Still, hope springs eternal and all that – our record up there bar last season is as good as it gets in the Premiership era…
Entertaining fare for the neutral, as the old cliché goes. But for us of the blue persuasion, I suspect many adopted the old-fashioned Dr. Who “behind the sofa” standpoint, so horrendous was some of our defending and finishing.
I made the following ‘real time’ observations on proceedings which I shall share with you here, whether you like it or not:
3 minutes: De Gea saves cross/shot from Meireles, who is an awfully long way forward for a man marking Wayne Rooney.
7 minutes: Smalling, 1-0. Poor defending – Sturridge and Frank look on as the one-time amateur makes some very seasoned professionals look like, well, amateurs. Hint of offside, but no excuses for that.
15 minutes: We’re 5 to 1 ahead on shots on goal and 1-0 down. Draw from that what you will. Frank limping a little after coming together with Smalling.
19 minutes: Ashley Cole is spoken to by Phil Dowd. Darren Fletcher has come over to help out, which is nice of him. Good to see he’s not forgotten his role in officiating matches.
20 minutes: Cries of handball against Frank from sixty thousand muppets. Dowd, looking directly at the incident from about six yards, says no.
25 minutes: AAAAAAAAAAAAARGH! Ramires manages to find De Gea in a relatively uncrowded net after good work from Mata. Should have been the equaliser, and I don’t mean Edward Woodward.
30 minutes: Torres attempts overhead kick. I shall say no more.
Ooh, City have blown a two goal lead at Fulham. You can have all the forwards you like…
37 minutes: Another hoary old football cliché is all I can offer here – you just don’t stop those. Nani from about 20 odd yards, and it’s two-nil. Cech hardly moved – an absolute rocket, not helped by our retreating, tackle-shy defence. I think that’s probably it.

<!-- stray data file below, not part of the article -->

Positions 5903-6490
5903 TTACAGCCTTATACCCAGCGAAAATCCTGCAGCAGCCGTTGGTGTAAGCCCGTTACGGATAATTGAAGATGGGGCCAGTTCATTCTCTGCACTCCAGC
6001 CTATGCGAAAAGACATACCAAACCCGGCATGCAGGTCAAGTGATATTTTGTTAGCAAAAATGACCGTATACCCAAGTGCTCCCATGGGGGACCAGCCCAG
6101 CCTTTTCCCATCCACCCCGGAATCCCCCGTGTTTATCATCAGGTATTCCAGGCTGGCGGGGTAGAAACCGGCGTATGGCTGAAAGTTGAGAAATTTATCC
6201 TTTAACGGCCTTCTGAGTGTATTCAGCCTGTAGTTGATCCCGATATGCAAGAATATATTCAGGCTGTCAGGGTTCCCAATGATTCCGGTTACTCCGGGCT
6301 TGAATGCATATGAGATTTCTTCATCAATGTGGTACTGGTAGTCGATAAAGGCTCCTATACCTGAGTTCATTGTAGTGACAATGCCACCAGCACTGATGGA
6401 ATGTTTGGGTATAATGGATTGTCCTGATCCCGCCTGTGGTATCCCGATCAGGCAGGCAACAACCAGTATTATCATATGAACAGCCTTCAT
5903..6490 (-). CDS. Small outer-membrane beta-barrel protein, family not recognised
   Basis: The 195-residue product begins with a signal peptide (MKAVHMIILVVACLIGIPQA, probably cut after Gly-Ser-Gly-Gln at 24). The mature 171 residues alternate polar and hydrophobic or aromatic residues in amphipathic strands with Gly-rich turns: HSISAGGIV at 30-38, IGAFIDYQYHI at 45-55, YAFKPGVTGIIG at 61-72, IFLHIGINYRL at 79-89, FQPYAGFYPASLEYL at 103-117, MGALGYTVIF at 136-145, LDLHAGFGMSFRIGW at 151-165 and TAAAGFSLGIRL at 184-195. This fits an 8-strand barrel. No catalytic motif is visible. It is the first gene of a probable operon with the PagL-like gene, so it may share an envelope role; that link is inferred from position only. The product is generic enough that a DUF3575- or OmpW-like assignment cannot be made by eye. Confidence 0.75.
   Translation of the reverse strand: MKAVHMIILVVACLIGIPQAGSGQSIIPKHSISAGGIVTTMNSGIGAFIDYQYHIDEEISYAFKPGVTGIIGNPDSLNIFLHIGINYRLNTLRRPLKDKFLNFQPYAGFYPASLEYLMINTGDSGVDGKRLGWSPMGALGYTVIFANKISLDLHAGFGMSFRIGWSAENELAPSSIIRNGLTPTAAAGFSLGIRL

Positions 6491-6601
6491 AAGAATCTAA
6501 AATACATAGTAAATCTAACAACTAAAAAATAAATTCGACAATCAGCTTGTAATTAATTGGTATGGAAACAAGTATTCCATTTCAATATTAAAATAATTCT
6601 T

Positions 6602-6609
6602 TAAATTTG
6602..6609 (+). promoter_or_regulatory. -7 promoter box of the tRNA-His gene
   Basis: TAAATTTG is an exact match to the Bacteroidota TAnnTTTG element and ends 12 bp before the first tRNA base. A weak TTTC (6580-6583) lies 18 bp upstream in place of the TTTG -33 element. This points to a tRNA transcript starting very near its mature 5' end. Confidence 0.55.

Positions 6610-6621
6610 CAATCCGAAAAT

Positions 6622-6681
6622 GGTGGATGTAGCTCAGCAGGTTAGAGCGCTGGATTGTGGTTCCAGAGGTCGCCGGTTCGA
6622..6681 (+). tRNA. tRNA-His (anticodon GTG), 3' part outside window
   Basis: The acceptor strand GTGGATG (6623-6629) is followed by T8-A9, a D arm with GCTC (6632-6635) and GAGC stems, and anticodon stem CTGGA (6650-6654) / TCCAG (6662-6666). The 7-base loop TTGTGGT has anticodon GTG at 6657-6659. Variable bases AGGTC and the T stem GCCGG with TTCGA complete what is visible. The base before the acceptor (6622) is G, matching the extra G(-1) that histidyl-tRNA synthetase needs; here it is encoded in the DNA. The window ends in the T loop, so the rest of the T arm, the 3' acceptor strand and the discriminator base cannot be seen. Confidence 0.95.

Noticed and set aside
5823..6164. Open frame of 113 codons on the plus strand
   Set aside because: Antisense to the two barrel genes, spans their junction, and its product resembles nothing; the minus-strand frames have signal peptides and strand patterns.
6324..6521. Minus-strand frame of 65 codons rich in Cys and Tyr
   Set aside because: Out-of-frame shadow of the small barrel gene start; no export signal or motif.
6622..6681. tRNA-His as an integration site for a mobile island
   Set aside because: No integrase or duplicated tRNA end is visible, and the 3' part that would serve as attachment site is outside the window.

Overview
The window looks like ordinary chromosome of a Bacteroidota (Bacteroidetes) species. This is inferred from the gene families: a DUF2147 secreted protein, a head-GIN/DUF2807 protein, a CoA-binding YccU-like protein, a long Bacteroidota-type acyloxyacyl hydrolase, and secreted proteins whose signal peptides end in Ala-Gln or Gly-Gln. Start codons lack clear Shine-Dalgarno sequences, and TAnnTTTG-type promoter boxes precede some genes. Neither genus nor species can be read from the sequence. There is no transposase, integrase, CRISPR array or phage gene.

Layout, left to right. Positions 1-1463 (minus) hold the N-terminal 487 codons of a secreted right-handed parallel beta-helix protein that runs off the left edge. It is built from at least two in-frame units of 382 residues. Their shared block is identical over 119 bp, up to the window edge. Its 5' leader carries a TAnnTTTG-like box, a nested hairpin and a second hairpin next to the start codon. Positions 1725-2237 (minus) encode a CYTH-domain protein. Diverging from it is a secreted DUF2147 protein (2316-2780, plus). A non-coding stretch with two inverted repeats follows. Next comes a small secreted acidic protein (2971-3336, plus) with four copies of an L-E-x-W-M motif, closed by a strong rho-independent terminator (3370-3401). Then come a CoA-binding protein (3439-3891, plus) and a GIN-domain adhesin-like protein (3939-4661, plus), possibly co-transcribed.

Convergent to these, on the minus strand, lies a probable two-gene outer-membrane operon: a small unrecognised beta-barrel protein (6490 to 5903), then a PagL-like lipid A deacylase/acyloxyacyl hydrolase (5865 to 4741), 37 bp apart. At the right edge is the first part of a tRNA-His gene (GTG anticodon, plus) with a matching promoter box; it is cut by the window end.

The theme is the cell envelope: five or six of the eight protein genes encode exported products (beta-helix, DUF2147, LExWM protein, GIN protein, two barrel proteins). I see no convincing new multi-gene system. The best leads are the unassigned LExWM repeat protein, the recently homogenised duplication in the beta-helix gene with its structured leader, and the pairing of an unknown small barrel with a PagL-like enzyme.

44 minutes: No, actually, that’s it. Jones’s run from the back tenacity in the box ends in a spot of pinball, with Terry’s clearance bouncing off Nani to Rooney, who is frankly lonelier than Wordsworth’s bloody cloud on the other side of our box to tap the third in. Not good. I am retrospectively withdrawing my smug laughter at Arsenal’s recent misfortune up here.
Mercifully, Fatty Dowd wheezes a puff of air into his whistle and that’s half time.
The punditii (I’m inventing a new plural for the sheer hell of it) suggested that AVB might be shaking his head and wondering how his side were three-nil down at half time. I wasn’t – shite defending played a significant part in all three goals and the finishing at the other end wasn’t much better. Moan about offside decisions all you like – don’t leave players in acres of space eight yards from your goal, play to the whistle and trying to stick a tackle in and you might be onto something.
The second half commences, with Anelka coming on for the presumably injured Frank (who still isn’t looking quite the full ticket for me). Formation looks sort of 4-2-4 with Ramires and Meireles holding, but I’m not 100% sure.
45 minutes and a couple of Nandoseconds (see what I did there?): GOAL! 3-1 Torres makes a terrific run to collect Anelka’s superb little sort-of-reverse pass and dinks the ball over De Gea like a man who doesn’t have feet of clay and the touch of a rapist. Game (possibly) on.
53 minutes: After a decent spell of passing with Mata and Torres looking dangerous, United break after a slightly wasted corner and Nani goes down under Bosingwa’s (perfectly legitimate) looking challenge. Penalty…